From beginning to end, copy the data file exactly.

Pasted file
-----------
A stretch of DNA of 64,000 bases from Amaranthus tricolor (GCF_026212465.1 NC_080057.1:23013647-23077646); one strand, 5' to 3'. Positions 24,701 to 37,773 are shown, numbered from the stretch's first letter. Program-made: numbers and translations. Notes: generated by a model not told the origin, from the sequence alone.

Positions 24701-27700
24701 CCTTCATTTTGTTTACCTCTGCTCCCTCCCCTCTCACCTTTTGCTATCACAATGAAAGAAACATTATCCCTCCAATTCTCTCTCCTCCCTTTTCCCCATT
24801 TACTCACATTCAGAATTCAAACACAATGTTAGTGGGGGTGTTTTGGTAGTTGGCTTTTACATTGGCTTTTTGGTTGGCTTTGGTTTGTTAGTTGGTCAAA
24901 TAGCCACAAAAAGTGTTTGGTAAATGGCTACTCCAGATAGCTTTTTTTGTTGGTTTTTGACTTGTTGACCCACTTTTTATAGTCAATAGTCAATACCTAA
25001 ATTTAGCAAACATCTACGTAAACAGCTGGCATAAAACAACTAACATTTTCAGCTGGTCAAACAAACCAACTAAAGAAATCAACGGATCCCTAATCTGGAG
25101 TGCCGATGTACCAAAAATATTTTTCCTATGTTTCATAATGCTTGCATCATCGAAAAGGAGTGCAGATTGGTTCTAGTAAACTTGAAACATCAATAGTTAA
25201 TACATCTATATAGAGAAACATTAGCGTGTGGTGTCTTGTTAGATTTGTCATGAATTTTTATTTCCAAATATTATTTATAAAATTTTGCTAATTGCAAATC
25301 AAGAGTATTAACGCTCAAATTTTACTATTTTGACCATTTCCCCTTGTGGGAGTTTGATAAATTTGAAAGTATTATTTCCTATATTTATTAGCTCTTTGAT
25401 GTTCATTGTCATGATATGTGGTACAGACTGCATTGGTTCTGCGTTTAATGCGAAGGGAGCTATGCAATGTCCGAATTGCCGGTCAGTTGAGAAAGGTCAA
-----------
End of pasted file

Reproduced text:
A stretch of DNA of 64,000 bases from Amaranthus tricolor (GCF_026212465.1 NC_080057.1:23013647-23077646); one strand, 5' to 3'. Positions 24,701 to 37,773 are shown, numbered from the stretch's first letter. Program-made: numbers and translations. Notes: generated by a model not told the origin, from the sequence alone.

Positions 24701-27700
24701 CCTTCATTTTGTTTACCTCTGCTCCCTCCCCTCTCACCTTTTGCTATCACAATGAAAGAAACATTATCCCTCCAATTCTCTCTCCTCCCTTTTCCCCATT
24801 TACTCACATTCAGAATTCAAACACAATGTTAGTGGGGGTGTTTTGGTAGTTGGCTTTTACATTGGCTTTTTGGTTGGCTTTGGTTTGTTAGTTGGTCAAA
24901 TAGCCACAAAAAGTGTTTGGTAAATGGCTACTCCAGATAGCTTTTTTTGTTGGTTTTTGACTTGTTGACCCACTTTTTATAGTCAATAGTCAATACCTAA
25001 ATTTAGCAAACATCTACGTAAACAGCTGGCATAAAACAACTAACATTTTCAGCTGGTCAAACAAACCAACTAAAGAAATCAACGGATCCCTAATCTGGAG
25101 TGCCGATGTACCAAAAATATTTTTCCTATGTTTCATAATGCTTGCATCATCGAAAAGGAGTGCAGATTGGTTCTAGTAAACTTGAAACATCAATAGTTAA
25201 TACATCTATATAGAGAAACATTAGCGTGTGGTGTCTTGTTAGATTTGTCATGAATTTTTATTTCCAAATATTATTTATAAAATTTTGCTAATTGCAAATC
25301 AAGAGTATTAACGCTCAAATTTTACTATTTTGACCATTTCCCCTTGTGGGAGTTTGATAAATTTGAAAGTATTATTTCCTATATTTATTAGCTCTTTGAT
25401 GTTCATTGTCATGATATGTGGTACAGACTGCATTGGTTCTGCGTTTAATGCGAAGGGAGCTATGCAATGTCCGAATTGCCGGTCAGTTGAGAAAGGTCAA